Be Prepared, NOT Scared: Exam advice for before and the during exams
By Sabrina Rahman, Law
As students, the guilt of partying, catching up with friends and sleeping in late will hit us with a vengeance with the realisation that the dreaded exams are upon us.
It is therefore important that, when the exams do hit, you're effective at managing your time. It is equally important that you engage in relaxing activities and stay healthy in order to prevent yourself suffering with stress and anxiety.
Before the exam
In order to prevent yourself from hyperventilating at the sight of intimidatingly large textbooks, use the lecture slides as a guide for which subjects to what to read up on. Not only does this save you time, eliminating the information that is perhaps not so relevant to the course, but it helps highlight any weaknesses in your knowledge that you need to brush up on.
In order to feel mentally equipped for the exams, it is important that, after learning the relevant information, you attempt past papers and practice tests. This will be the true indication of where you stand in terms of knowledge - it will help you recognise the areas you need to work on, as well as giving you confidence in your strengths.
Doing practise papers also helps you devise a strategy as to how much time to give yourself for each question in the real exam. Ensure you do the practice papers relatively far in advance in order to give yourself time to improve.
Whilst it's tempting to simply highlight information in your notes and read it over and over, this is not the most effective form of revision. A far better method is to test yourself by making flashcards containing information you do not want to forget, such as relevant cases, formulae, literary criticism, dates, etc. You can then ask a friend doing the same exams as you to test you using the flashcards, mutually benefiting both of you. You can also try writing the key information from your notes as mind-maps and sticking them up around your bedroom.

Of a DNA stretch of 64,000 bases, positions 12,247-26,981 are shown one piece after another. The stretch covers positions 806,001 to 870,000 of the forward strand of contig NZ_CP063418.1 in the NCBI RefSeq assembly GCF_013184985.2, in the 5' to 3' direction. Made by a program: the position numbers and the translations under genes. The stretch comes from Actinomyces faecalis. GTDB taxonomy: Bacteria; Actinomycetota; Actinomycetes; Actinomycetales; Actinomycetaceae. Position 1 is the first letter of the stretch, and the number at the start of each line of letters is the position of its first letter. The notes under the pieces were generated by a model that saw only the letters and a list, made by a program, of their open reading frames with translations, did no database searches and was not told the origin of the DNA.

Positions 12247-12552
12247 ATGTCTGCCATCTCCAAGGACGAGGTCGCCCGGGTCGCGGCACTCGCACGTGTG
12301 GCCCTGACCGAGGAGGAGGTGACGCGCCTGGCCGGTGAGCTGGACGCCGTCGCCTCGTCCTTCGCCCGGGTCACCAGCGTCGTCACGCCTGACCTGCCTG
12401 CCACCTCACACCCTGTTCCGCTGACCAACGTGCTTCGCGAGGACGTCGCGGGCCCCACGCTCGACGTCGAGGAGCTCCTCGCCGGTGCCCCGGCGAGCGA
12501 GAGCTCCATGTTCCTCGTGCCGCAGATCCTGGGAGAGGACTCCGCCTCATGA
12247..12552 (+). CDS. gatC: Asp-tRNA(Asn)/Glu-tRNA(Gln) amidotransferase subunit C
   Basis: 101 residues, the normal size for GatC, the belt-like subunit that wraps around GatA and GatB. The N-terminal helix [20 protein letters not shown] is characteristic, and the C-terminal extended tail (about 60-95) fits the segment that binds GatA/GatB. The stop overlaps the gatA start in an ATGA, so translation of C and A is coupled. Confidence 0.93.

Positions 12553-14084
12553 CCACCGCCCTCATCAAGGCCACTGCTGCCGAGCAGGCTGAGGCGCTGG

Finally, adopt a variety of different revision techniques in a realistic revision timetable. Always allow yourself to have occasional breaks, time for your favourite television programme and speaking to your friends (though not about revision!).
The day before the exam
Do not do any strenuous testing as you will find this may contribute or enhance any anxiety - simply re-read bullet points, essays and summon those flashcards. For some, even the use of WhatsApp and other social media can be an effective yet less intense way of reaffirming knowledge.
Although this may sound unreasonable given the stress of the imminent exam, try and get a decent night's sleep before. Wind down with a mug of hot chocolate, watch a film or listen to relaxing music.
During the exam
Before you enter the exam, ensure you have your U-Card as this can save hassle and added stress.
Always make sure you've checked the length of your exam and give yourself enough time to answer all the questions. Read the exam paper in full before you start, highlighting relevant parts of the questions and even annotating passages to ensure you fully understand what is being asked of you.
Although you may be exasperated to read this, if you have time at the end, go back to check your work to avoid silly mistakes, correct any grammar or to add something new.
After the exams are over, avoid talking about it and instead enjoy the wonderful, relaxing life you had before they started!